I want you to imagine or visualize your favorite place in the world. A place where you feel connected, energized, engaged, or that has a special purpose and meaning in your life. For some of you, this place may be on a beach, at the lake, on the golf course, or perhaps it could be in the quiet and peaceful atmosphere of your home. If it is a place that you truly enjoy being at, then your desire is to stay there as long as possible.
Now, let’s come back to reality. Roughly a third of a person’s day is spent at their place of employment. For some employees, their work environment can provide similar feelings of purpose, meaning, and engagement. For others, it’s quite the opposite. I’ve had conversations with several of my friends who have indicated that the pandemic has caused them to re-assess their purpose and life goals. As a result, they are contemplating leaving their current organization in pursuit of a better opportunity. Even prior to the pandemic, companies in various industries have often indicated a shortage of talent. Given the current labor shortage, hiring talented individuals would become even more competitive. If organizations are having difficulty bringing in new employees, what would happen if organizations started losing their existing employees? This should be concerning to organizations.
So, what can organizations do? One solution is to focus on employee retention by improving the organization’s workplace culture. According to a 2015 Gallup study on Well-Being and Employee Engagement, employees who are engaged at their work and have high well-being are 59% less likely to look for a job with a different organization over a 12-month period. Since creating a workplace culture where employees can thrive, be engaged and feel valued would result in them staying at their current organization, managers should make this is a priority given the current labor shortage. Below are three things to consider and possible action steps.
Understanding the Existing Workplace Culture
Workplace culture begins in a top-down approach with senior leadership and management. And it is recommended that top management have a true understanding of the existing workplace culture to the point that they can define it and articulate it. In addition, it is important to answer two workplace culture questions:
- Is the culture Strong or Weak?: A strong culture exists when there are 1) high levels of agreement among employees about what is valued and 2) high levels of intensity about these values. If both items are low, then the culture could be characterized as weak.
- Are cultural components Observable or Unobservable?: Pay particular attention to aspects of the workplace culture that are observable (can be seen or witnessed) and aspects of the culture that are unobservable (components that lie beneath the surface of an organization and are not as easily seen or witnessed).
A tool that can be used to analyze an existing workplace culture would be the Cultural Web tool developed by Gerry Johnson. If one is looking for a resource that explains the process of re-assessing or re-defining the values of an organization, I highly recommend Patrick Lencioni’s book The Ideal Team Player.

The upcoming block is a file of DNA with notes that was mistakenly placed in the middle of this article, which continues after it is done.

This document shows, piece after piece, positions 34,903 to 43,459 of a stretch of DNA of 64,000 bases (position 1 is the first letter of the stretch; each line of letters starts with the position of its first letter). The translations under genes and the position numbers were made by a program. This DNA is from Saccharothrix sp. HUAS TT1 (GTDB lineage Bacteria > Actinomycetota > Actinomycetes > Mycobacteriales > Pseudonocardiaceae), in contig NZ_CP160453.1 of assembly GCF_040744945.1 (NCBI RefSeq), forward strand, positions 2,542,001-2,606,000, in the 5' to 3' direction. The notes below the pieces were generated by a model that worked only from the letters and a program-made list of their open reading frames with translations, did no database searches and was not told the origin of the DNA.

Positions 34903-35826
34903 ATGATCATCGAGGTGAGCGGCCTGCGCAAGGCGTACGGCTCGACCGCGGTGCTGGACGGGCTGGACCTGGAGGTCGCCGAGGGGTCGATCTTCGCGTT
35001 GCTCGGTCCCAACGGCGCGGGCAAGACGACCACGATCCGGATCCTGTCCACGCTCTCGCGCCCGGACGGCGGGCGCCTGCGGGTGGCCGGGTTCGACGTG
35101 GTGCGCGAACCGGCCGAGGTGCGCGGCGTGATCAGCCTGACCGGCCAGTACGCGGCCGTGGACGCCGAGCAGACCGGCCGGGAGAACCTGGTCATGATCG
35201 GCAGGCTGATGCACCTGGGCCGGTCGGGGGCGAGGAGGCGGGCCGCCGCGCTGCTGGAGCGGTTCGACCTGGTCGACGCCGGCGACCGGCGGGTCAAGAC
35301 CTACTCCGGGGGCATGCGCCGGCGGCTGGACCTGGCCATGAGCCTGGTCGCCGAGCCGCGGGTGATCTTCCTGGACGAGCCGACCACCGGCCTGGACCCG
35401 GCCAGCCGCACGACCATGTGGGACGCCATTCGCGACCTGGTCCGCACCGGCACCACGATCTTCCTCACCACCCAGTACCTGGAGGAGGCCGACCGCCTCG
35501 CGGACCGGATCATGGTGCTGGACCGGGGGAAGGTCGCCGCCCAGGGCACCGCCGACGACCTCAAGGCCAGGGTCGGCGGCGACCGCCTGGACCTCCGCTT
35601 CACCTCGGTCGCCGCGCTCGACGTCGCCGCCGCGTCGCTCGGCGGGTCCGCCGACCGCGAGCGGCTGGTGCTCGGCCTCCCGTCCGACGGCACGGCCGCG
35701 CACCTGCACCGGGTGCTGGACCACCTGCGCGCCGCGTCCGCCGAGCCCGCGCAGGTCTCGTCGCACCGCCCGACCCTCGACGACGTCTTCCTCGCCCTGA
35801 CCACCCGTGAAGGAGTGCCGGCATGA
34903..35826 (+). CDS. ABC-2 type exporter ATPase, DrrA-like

Gathering Employee Feedback
One tool that can be utilized to gather employee feedback on the workplace culture is the Stop-Keep-Start (SKS) reflection method. During a large group or town hall session including employees, a facilitator presents three questions to employees:
- What is one thing that our organization should Stop doing?
- What is one thing that our organization should Keep doing?
- What is one thing that our organization should Start doing?
Attendees would answer the questions anonymously on either a postit note or a notecard. The results would be collected and discussed in the large group setting for further clarification and understanding. In addition to creating an atmosphere of communication, transparency and openness, the additional benefit of this is receiving direct feedback from employees on how they perceive the existing workplace culture.
The Important Role of Managers
Not only do managers play a key role in influencing and implementing the workplace culture, but they also play a key role in employee retention. Why? Because it is well known and documented that employees don’t leave organizations; they leave managers. Managers should meet with their supervisees via 1 on 1 meetings on a regular and frequent basis to celebrate their achievements, discuss their challenges and ideas for future development.
Laurel J. Richie, former president of the WNBA (2011-2015), said the following:
“I want people coming in every day thinking this is a place where they can bring their very best, and I believe that if they feel that way, they will actually do it. I just don’t believe in terrorizing, intimidating, testing, catching people off guard. I don’t play games. Life’s too short and we’ve got too much to do. I want people focusing on the work, not how to navigate politics. It’s my job to create an environment where they can bring their best selves, and good things will happen as a result.”
The success of the WNBA during Richie’s tenure is well documented, and it is a great example of how a focus on workplace culture can result in an organization’s success and growth during critical times. It is my hope that the information and resources provided in this article will help your organization address the relevant and critical need for employee retention through an intentional focus on improving the workplace culture.